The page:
5 Ways The New Japanese ‘Godzilla’ Reinvents Monster Movies
The monsters in monster movies have always sort of held the moral high ground. I know it sounds weird, but there's usually a lesson at the end (especially in Japanese monster movies) that boils down to "Maybe we're the monsters in this situation." The newest Godzilla movie, Shin Godzilla, is the first Japanese-made Godzilla movie to be released (though limited) in the US in quite some time ... and it flips those old moral ideas from the original movies on their charred lizard heads. For fans of the series -- and monster movies as a whole -- that is a huge deal. It's a gigantic change in tradition, and it's not just a surface level modification. This is actually a reflection of a major change in Japanese culture and politics. This is the movie that took Godzilla from creature feature to Japanese fight song.
To understand why that change is important, we have to start with what the original flicks were trying to say ...
The Monsters Have Usually Been Right
Take a look at King Kong. He was perfectly happy beating up dinosaurs, devouring any tribute that was pushed through the wall to him, and trying to make a good first impression on the blonde girl he just met. But then capitalism burst into his life, dragged him to New York, and forced him into theatre.
Idiot. Everybody knows that there's no money in theatre.
Consider Mothra. These tiny twin girls appear and basically warn people, "Maybe consider not fucking with nature so much, because Mothra HATES people who fuck with nature." But people are like, "That's cool, except we LOVE fucking with nature." So Mothra shows up and wrecks them. Usually, people have to rely on coming up with their own monster metaphors before they're able to arrive at the conclusion that bombs are bad. Mothra had actual emissaries telling people the theme of the movie they were in, and those morons still didn't listen.
They practically read the CliffsNotes out to you, and you still failed the test.
Even Rodan is better than his human co-stars. The first half of that movie is about a town that is being devoured by huge bugs. Turns out that Rodan, a giant pterosaur, is eating all of those man-eating bugs. How does man repay him? By trying to kill the crap out of him. And when two Rodans show up and one is killed, the remaining one kills itself so that it won't be lonely. I bet you feel like garbage now, huh, humans?
He jumps on the buildings because deep down, he's sad.
Finally, you have Godzilla, who debuted in 1954 as a reminder of the horrors brought into the world by rampant nuclear testing. The military is powerless before him, and only a weird, lovelorn inventor with an eye patch can create a weapon strong enough to beat him. And then the inventor kills himself, because he knows that if he stays alive, the idea for his ultra weapon will inevitably fall into the wrong hands. This is all in a movie in which a stunt man in a sweaty lizard suit bats his claws at model planes. The main character in the greatest film ever made about the dangers of atomic weapons is the one that tries to eat a train.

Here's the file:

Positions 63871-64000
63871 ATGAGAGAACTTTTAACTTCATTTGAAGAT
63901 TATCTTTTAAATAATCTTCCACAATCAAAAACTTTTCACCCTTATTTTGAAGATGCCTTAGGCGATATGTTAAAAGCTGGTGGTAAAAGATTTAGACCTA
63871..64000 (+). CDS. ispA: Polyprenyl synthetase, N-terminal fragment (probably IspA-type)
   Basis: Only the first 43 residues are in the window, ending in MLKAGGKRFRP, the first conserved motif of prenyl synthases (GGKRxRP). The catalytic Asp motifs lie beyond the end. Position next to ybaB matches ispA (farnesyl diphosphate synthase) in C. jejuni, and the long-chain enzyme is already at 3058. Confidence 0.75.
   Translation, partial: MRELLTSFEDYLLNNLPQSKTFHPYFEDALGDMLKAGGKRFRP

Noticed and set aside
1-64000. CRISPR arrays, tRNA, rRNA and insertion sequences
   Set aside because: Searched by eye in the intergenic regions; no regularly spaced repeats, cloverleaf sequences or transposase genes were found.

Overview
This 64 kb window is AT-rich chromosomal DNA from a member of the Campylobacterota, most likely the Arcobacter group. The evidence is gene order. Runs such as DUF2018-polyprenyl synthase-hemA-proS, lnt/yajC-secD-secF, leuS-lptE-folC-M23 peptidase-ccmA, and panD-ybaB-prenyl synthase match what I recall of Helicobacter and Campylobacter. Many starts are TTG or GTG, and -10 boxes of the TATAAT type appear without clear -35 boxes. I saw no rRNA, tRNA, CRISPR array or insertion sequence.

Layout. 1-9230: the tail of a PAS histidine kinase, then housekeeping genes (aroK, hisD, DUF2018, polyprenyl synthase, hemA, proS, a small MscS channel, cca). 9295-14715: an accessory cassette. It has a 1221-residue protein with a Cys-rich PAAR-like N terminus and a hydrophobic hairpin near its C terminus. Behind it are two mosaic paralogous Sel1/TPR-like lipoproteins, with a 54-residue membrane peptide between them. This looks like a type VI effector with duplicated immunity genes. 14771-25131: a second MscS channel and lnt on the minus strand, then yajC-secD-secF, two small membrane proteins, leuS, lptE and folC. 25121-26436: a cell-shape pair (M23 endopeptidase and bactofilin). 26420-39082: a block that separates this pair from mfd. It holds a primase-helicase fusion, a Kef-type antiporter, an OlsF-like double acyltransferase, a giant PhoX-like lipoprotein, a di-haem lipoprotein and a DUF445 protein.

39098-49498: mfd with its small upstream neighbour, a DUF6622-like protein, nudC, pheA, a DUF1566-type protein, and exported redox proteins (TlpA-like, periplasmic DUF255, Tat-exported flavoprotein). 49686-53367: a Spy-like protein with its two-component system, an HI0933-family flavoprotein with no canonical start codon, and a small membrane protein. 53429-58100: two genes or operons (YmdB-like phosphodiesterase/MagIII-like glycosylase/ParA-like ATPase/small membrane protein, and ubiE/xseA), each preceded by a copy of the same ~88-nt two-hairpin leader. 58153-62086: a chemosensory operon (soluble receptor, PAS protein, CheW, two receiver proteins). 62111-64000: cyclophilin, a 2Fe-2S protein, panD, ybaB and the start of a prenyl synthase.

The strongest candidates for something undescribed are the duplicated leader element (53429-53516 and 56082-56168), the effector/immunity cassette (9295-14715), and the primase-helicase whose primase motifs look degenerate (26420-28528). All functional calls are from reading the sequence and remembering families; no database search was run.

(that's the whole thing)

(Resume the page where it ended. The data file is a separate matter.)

"I'd really like to not die, but I know that you guys are gonna screw this up somehow."
From there, Godzilla would go on to stand in for various things. He's represented how futile man's plans are in the face of nature. He's represented how man shouldn't go messing with science that they don't fully understand. And he's represented the fact that sometimes you need to put your faith in a questionable but extraordinary thing if you ever hope to survive an onslaught of space demons. That last one? Super relevant.
And throughout his series, there's always been a certain amount of reverence paid to Godzilla. Even in the infamous 1998 American film, where the lead actor's main attribute was literally "has a stupid, unpronounceable name," it was pretty clear that Godzilla was greater than all of us. The same thing goes for the 2014 American film, which bent over backwards to tell us, "No, Godzilla is a good guy. Like, a really good guy. He fights other monsters. He balances the world. He gave my son chemistry tutoring and didn't ask for payment. He's such a nice, genuine dude."
"I can drive the kids to soccer practice, Linda. It's really no problem."
The Monster That Crushes Cities Is Ethically Infallible
Japan hasn't released a Godzilla film since 2004. A lot of people probably imagine that Godzilla films usually do mega business over there, because people think of Japan as a place where you eat ramen, bone your anime body pillow, and are legally required to go to a new Godzilla film every night. But they don't. And they haven't for a long time. Their success can best be described as "remarkably uneven." Usually, the series will see diminishing returns, and they'll put the beast in hibernation for a while, until they bring him back. They get more money because people are excited to see him, but people get less excited as the movies go on. More diminishing returns. Repeat.